“K-9” (April 1989) and “Turner & Hooch” (July 1989)
Dogs are apparently also a man’s best crime-fighting partner. The aptly named “K-9,” the first in what became a three-part series, centers on a cop (Jim Belushi) who is assigned a drug-sniffing German shepherd named Jerry Lee while working to bust a drug lord.
“Turner & Hooch” finds Tom Hanks as an officer who inherits his friend’s dog, Hooch, after the owner is murdered. Both men need time to warm up to their canine partners but ultimately end up grateful.
“Rookie of the Year” (July 1993) and “Little Big League” (June 1994)
Two 12-year-old boys end up working with major league baseball teams: Henry, of “Rookie of the Year,” becomes such a powerful pitcher after a broken arm heals strangely that he is signed by the Chicago Cubs. Billy, of “Little Big League,” inherits control of the Minnesota Twins after his grandfather, the team’s owner, dies. These movies were made in the good ol’ days, back when tweens weren’t glued to Logan Paul videos on their smartphones.
“Antz” (September 1998) and “A Bug’s Life” (November 1998)
We got over our evil critters phase after the ’80s and entered a late-’90s period of benevolent ants. Z, the neurotic main character of “Antz,” works to save his colony from a scheming totalitarian. Flik, the misfit protagonist of “A Bug’s Life,” defends his colony against evil grasshoppers. Both projects are strange to watch in the #MeToo era — Woody Allen voices Z, while “A Bug’s Life” was directed by John Lasseter and stars Kevin Spacey as one of the grasshoppers.
“Deep Impact” (May 1998) and “Armageddon” (July 1998)
Foreign objects are hurtling through space toward our planet, and the only way to save everyone is for a team of Americans to blow the darn things up. In Mimi Leder’s “Deep Impact,” journalist Tea Leoni discovers that the government is hiding the crisis, which forces President Morgan Freeman to announce that astronaut Robert Duvall and company will attempt to blow the comet up. In “Armageddon,” NASA puts together a group of men to drill a hole into an asteroid and set off a nuclear bomb.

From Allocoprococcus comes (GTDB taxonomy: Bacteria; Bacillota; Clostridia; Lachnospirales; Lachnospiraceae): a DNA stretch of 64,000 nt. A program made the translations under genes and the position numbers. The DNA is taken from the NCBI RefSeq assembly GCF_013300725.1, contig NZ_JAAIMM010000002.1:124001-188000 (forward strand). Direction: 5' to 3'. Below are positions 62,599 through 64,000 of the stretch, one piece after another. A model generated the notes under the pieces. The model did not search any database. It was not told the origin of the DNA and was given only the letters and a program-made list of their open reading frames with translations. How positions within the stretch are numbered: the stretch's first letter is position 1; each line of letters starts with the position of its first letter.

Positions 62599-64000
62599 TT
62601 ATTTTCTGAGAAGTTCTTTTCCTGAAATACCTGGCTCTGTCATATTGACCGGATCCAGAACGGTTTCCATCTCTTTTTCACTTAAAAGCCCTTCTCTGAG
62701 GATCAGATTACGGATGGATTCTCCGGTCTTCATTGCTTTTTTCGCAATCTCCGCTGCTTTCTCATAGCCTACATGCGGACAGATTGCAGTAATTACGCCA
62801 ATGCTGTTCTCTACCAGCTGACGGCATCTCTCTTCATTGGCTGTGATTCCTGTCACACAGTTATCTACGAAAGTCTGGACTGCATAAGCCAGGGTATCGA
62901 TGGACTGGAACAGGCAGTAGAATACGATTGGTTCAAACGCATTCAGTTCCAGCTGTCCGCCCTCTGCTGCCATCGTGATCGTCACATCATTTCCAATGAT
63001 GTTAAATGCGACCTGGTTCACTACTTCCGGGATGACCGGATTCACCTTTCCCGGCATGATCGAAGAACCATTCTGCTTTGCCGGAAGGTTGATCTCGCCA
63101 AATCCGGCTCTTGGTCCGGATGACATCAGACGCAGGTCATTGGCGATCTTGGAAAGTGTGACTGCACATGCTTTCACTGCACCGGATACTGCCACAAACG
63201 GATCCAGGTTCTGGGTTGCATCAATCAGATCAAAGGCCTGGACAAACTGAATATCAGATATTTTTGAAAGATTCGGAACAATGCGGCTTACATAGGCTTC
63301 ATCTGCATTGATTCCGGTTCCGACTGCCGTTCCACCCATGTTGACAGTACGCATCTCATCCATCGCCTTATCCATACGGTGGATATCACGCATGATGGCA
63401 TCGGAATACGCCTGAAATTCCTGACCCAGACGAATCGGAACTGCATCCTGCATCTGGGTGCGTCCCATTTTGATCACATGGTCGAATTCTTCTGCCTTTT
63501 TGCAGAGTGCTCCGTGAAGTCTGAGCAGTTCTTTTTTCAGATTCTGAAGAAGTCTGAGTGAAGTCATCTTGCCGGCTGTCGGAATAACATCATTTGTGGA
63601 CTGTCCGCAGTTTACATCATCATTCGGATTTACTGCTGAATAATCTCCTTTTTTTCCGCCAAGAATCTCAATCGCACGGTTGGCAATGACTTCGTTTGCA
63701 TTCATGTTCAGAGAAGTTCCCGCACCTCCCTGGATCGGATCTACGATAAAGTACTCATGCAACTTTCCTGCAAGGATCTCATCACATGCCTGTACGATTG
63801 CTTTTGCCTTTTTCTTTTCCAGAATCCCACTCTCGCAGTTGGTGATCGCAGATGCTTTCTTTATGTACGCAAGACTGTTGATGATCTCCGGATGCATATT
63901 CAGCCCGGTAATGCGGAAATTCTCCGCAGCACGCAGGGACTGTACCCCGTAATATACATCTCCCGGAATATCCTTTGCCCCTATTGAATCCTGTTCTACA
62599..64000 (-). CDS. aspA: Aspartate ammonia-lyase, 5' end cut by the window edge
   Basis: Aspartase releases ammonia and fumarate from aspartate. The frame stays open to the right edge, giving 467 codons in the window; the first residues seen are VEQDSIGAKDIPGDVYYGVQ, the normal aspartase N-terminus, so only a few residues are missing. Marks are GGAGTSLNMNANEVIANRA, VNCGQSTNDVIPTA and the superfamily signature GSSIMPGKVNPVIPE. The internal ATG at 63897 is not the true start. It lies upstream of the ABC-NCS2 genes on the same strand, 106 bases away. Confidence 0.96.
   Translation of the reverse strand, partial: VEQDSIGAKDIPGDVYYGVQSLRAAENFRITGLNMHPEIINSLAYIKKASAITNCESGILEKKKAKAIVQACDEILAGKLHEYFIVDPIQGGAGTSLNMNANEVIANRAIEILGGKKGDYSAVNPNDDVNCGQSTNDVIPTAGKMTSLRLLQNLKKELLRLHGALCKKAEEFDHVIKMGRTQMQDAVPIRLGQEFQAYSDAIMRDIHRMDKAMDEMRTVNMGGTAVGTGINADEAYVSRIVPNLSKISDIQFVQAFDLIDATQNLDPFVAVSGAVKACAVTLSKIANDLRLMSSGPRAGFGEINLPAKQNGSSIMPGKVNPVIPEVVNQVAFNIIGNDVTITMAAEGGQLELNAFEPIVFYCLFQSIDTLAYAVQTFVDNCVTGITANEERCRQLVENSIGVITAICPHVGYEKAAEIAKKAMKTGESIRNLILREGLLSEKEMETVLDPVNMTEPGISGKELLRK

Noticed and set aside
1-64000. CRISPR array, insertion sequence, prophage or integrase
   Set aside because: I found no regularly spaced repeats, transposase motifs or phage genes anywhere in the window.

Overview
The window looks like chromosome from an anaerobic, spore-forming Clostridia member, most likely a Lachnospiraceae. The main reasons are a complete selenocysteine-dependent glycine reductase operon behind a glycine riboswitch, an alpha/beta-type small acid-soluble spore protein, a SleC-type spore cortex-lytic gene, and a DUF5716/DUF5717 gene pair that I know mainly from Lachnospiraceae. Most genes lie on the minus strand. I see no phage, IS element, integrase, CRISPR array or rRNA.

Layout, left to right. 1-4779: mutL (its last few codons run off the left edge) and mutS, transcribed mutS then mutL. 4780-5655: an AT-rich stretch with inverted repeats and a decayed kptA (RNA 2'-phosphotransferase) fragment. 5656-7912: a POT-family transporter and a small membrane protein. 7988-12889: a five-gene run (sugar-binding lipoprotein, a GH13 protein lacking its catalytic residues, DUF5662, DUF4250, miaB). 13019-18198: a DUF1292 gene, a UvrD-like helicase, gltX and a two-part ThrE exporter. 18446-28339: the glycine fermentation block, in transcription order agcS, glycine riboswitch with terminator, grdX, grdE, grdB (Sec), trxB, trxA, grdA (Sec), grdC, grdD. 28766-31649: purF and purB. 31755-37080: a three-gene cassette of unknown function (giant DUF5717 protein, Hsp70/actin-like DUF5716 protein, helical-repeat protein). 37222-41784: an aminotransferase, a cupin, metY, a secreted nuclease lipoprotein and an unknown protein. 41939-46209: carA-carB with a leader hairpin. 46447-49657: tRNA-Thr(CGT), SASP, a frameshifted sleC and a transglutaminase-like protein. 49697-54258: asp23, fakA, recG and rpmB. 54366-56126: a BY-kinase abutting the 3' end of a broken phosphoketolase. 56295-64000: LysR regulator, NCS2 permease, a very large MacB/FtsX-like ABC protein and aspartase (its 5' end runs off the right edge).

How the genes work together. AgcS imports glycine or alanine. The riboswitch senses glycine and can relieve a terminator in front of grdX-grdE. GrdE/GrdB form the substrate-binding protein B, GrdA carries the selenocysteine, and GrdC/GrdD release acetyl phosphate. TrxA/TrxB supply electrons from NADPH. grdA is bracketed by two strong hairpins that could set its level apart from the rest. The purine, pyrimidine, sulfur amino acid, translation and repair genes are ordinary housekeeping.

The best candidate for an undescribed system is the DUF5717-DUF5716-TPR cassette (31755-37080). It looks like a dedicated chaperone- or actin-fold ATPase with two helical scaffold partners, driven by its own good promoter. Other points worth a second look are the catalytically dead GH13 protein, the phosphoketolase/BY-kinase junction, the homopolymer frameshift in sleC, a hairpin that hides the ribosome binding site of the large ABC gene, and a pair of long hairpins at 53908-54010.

“Chasing Liberty” (January 2004) and “First Daughter” (September 2004)
We would never disrespect Will Friedle by failing to mention his 1998 TV movie “My Date With the President’s Daughter,” but this pair focused on the actual daughters’ adventures instead. Both Mandy Moore’s character in “Chasing Liberty” and Katie Holmes’s in “First Daughter” want to experience the world sans Secret Service, Moore in Europe and Holmes on a college campus. But their president fathers disapprove, instead assigning undercover agents to tag along. The daughters inevitably discover the agents’ real identities, but not before falling in love with them.
“Paul Blart: Mall Cop” (January 2009) and “Observe and Report” (April 2009)
Determined mall security guards were apparently the garden gnomes of 2009. Kevin James’s Paul Blart is more memorable than Seth Rogen’s Ronnie Barnhardt, probably because the film spawned a sequel after ranking No. 1 at the box office in its opening weekend, while Rogen lost to “Hannah Montana: The Movie.”
These movies are so similar that no one can keep them straight. Both include one-half of the Ashton Kutcher-Mila Kunis power couple, with Natalie Portman starring opposite Kutcher and Justin Timberlake opposite Kunis. Both involve two close friends deciding to keep their relationship purely sexual but ending up with feelings for each other anyway. And both just happen to feature 2018 Oscar nominees: Greta Gerwig (along with Mindy Kaling) is Portman’s roommate, while Richard Jenkins and Woody Harrelson play Timberlake’s father and friend, respectively.
“Olympus Has Fallen” (March 2013) and “White House Down” (June 2013)
Gerard Butler in “Olympus Has Fallen” is a disgraced Secret Service agent who once protected President Aaron Eckhart, and Channing Tatum in “White House Down” is a Capitol police officer who is denied his dream gig of protecting President Jamie Foxx. Both men fight evil forces threatening the president in our nation’s capital and become the inspiring heroes no one thought they could be.